CK & DG: The most obvious insight is amplified context. Focusing on the studio period means that we don't isolate particular figures as aberrational geniuses. But when exceptional work was produced, we can still understand its relationship to the traditions and tendencies evident throughout the period. Directors like Tashlin and Avery were distinctive, but as various of the contributors point out, they were beholden to broader tendencies enshrined within the system and influenced by comic conventions passed down from other comic forms. By focussing on the basic common element of animated humour, one can begin to see th continuities linking these figures to a larger representational system, to widely-held cultural values, and to a pre-existing industrial context.
At the same time, your contributors also bring new discoveries into the mix. What films and filmmakers should we be paying more attention to as a result of this new scholarship?
CK & DG: Well, we hope that readers will take their cue from Rob King's eye-opening chapter on Charley Bowers and pay more attention to this largely forgotten hybrid figure. More generally, the volume's tacit message is that much of animated work from this period remains underexplored. Again, there are so many films being made during this time that to watch even a fraction of the output requires a lot of time. Representative works of interest are highlighted in the volume, by authors such as Richard Neupert and Donald Crafton, just to take two examples of contributors who focus on largely unheralded cartoons from the 1930s.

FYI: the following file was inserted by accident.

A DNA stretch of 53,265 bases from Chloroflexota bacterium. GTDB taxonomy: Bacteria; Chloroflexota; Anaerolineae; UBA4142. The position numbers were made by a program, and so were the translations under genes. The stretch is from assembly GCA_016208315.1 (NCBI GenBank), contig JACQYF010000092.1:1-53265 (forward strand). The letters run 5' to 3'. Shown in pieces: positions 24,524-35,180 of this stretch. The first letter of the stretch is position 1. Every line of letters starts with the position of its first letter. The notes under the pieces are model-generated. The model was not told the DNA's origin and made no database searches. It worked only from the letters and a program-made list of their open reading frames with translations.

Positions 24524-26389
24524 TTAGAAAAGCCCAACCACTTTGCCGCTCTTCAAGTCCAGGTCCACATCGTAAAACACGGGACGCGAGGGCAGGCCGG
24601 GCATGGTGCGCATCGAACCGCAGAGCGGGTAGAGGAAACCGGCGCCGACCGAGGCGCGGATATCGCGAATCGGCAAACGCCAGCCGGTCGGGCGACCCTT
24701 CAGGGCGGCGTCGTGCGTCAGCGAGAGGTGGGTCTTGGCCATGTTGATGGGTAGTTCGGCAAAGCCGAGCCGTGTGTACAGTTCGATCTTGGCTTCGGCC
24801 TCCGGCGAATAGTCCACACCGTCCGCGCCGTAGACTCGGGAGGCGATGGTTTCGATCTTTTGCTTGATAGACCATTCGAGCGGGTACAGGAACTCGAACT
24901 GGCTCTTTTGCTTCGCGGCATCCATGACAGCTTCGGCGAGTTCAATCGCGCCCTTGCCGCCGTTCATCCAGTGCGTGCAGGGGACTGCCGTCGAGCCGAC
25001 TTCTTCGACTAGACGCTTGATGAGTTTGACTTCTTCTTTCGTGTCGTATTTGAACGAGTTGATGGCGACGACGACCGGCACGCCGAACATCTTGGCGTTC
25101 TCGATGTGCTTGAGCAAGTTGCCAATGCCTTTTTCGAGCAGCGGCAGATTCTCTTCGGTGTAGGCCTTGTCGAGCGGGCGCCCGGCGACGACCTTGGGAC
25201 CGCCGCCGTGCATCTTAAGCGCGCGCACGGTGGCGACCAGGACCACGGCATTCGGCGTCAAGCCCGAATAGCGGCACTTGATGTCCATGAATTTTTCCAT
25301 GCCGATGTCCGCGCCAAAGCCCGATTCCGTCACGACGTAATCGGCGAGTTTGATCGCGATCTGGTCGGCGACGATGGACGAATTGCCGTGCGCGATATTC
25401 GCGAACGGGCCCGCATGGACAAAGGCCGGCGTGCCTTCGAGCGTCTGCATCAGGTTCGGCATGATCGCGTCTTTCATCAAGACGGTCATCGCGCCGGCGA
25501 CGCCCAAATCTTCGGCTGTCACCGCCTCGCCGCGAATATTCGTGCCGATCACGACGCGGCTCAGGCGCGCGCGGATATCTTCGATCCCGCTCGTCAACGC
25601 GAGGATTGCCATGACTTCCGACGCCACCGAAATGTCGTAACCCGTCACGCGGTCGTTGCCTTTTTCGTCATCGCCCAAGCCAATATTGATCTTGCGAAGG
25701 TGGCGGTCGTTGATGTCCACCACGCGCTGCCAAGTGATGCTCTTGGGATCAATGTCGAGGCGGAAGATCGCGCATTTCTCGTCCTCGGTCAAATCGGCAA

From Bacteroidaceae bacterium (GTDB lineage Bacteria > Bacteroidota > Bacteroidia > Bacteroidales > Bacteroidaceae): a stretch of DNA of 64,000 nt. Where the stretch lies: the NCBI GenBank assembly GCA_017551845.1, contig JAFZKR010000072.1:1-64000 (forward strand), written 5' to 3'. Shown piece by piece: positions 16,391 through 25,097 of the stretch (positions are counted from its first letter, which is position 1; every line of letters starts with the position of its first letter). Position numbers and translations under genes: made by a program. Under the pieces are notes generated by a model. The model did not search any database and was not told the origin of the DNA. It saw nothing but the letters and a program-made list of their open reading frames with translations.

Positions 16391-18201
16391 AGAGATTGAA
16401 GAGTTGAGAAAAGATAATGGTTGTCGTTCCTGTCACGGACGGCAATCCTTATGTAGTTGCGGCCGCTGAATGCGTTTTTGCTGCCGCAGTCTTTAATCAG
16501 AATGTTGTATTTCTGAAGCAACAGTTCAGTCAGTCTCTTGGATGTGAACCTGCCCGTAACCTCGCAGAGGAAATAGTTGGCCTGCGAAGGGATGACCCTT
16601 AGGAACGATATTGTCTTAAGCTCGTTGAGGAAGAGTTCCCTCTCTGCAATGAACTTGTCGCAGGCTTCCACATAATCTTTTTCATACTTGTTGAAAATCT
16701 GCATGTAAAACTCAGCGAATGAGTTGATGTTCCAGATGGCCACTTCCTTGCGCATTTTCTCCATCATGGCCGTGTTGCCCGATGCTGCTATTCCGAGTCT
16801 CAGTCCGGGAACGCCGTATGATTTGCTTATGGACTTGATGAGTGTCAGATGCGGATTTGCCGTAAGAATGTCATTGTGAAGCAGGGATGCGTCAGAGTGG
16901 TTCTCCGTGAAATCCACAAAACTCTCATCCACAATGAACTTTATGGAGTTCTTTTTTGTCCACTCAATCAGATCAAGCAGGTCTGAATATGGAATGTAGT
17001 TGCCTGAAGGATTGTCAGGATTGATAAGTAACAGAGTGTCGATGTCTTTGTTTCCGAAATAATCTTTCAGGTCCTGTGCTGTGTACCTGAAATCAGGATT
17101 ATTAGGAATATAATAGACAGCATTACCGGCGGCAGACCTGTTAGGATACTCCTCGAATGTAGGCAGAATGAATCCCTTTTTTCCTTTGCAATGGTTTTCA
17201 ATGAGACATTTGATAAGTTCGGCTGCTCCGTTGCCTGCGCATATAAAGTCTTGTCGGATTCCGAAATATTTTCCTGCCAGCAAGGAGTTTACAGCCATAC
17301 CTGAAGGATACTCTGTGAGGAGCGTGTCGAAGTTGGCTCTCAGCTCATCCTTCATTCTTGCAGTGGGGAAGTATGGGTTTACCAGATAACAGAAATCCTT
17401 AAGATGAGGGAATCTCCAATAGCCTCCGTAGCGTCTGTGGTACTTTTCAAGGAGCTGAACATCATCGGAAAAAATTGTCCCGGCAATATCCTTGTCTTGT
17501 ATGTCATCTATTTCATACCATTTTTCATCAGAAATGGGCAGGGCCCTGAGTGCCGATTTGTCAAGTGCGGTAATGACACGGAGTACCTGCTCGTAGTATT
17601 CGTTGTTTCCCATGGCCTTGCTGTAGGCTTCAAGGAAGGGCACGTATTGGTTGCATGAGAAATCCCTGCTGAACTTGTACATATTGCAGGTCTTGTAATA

But the same could be said of almost any decade within this period: there is a lot to see and a lot to discover. And the work on sound, primarily represented (in very different ways) by Philip Brophy and by Daniel, reminds us that we shouldn't ignore the sonic dimension of these funny pictures.
All that said, this anthology can only scratch at the surface; our main aim was to come at the vast amount of material from a key perspective that had largely been overlooked--that all of these films were made with an aim to get audiences laughing.